There is a style of French plates in the market, denominated heavy, which are truly excellent, if properly managed. Much patience, however, is required to remove the marks of the hammer; but with tripoli and alcohol the surface is readily cut down, and the plate is then susceptible of a beautiful black lustre by polishing with the buffer. The complaining operator could not succeed by his own method with one of the plates; he would encounter all manner of clouds and other unaccountable phenomena; he would imagine this plate entirely worn out before it was half cleaned, and soon fix in his own estimation the reputation of the heavy plate.

In making a choice of plates, therefore, it would appear to be a matter of perfect indifference with an experienced operator what kind he would use, except so far only as the labor required in cleaning them was to be taken into consideration.

The distinction between a scale plate, a Scovill No. 1, S. F., heavy A, star, crescent, eagle, or any other brand, consists in the superior finish of some, and the thinness of the silver in the cheaper qualities.

Consequently, let the complaining operator but employ the diligence inculcated in this article, to clean his plate thoroughly, so as to bring it to a perfectly even and level surface, and he will seldom be troubled with specks, clouds, dark patches, and the host of other obstacles which heretofore have tormented him.



[From Humphrey's Journal, vol. ii 1851]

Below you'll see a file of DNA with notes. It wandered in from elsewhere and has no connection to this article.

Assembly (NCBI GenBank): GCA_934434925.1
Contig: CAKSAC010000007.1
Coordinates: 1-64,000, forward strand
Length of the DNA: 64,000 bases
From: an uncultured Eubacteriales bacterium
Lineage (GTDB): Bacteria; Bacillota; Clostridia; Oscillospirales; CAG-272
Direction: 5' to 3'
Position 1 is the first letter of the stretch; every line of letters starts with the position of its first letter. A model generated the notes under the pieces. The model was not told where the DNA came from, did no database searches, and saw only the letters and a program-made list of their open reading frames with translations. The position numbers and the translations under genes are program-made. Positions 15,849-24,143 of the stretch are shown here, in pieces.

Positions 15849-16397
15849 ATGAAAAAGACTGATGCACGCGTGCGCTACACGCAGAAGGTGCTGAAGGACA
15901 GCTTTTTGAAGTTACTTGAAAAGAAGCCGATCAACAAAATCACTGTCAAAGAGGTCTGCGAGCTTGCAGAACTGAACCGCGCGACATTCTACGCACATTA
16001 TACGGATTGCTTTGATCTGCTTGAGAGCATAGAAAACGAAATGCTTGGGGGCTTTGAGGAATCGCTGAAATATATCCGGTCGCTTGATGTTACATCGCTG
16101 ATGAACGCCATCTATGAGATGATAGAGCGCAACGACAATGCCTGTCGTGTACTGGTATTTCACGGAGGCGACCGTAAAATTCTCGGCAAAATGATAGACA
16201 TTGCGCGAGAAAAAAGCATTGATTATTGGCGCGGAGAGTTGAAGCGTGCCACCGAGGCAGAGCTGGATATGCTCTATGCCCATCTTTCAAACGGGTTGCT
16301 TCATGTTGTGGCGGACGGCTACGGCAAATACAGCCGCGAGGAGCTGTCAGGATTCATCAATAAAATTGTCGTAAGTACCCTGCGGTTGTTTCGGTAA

As a general thing, however perfect any invention may be deemed by the inventor or discoverer, it falls to the lot of most, to be the subject of improvement and advancement, and especially is this the case with those new projects in science which open an untrodden field to the view of the artisan. Such has been, in an eminent degree, the case with the discovery first announced to the world by Mons. Jean Jaques Claude Daguerre, of Paris, in the year 1839, and which excited unbounded astonishment, curiosity and surprise. It may be questioned had any other than Daguerre himself discovered a like beautiful combination, whether the world would have been favored with details exhibiting so much care, patience and perseverance as the Daguerreotype on its introduction. Shortly after, these details reached the United States, by Professor S. F. B. Morse, of New York, who was, at the time of the discovery, residing in Paris. By this announcement, the whole scientific corps was set in operation, many repeating the experiments, following carefully the directions pointed out by Daguerre, as being necessary to success. Among the number in the United States, was Alexander S. Wolcott (since deceased) and myself; both of this city. On the morning of the 6th day of October, 1839, I took to A. Wolcott's residence, a full description of Daguerre's discovery, he being at the time engaged in the department of Mechanical Dentistry, on some work requiring his immediate attention, the work being promised at 2 P.M. that day; having, therefore, no opportunity to read the description for himself (a thing he was accustomed to do at all times, when investigating any subject). I read to him the paper, and proposed to him that if he would plan a camera (a matter he was fully acquainted with, both theoretically and practically), I would obtain the materials as specified by Daguerre. This being agreed to, I departed for the purpose, and on my return to his shop, he handed me the sketch of a camera box, without at all explaining in what manner the lens was to be mounted. This I also undertook to procure. After 2, P.M., he had more leisure, when he proceeded to complete the camera, introducing for that purpose a reflector in the back of the box, and also to affix a plate holder on the inside, with a slide to obtain the focus on the plate, prepared after the manner of Daguerre. While Mr. Wolcott was engaged with the camera, I busied myself in polishing the silver plate, or rather silver plated copper; but ere reaching the end preparatory to iodizing, I found I had nearly or quite removed the silver surface from off the plate, and that being the best piece of sliver-plated copper to be found, the first remedy at hand that suggested itself, was a burnisher, and a few strips were quickly burnished and polished. Meantime, the camera being finished, Mr. Wolcott, after reading for himself Daguerre's method of iodizing, prepared two plates, and placing them in the camera, guessed at the required time they should remain exposed to the action of the light; after mercurializing each in turn, and removing the iodized surface with a solution of common salt two successful impressions were obtained, each unlike the other! Considerable surprise was excited by this result, for each plate was managed precisely like the other. On referring to Daguerre, no explanation was found for this strange result; time, however, revealed to us that one picture was positive, and the other negative. On this subject I shall have much to say during the progress of the work. Investigating, the cause of this difference occupied the remainder of that day. However, another attempt was agreed upon, and the instruments, plates, etc., prepared and taken up into an attic room, in a position most favorable for light. Having duly arranged the camera, I sat for five minutes, and the result was a profile miniature (a miniature in reality,) or a plate not quite three-eighths of an inch square. Thus, with much deliberation and study, passed the first day in Daguerreotype—little dreaming or knowing into what a labyrinth such a beginning was hastening us.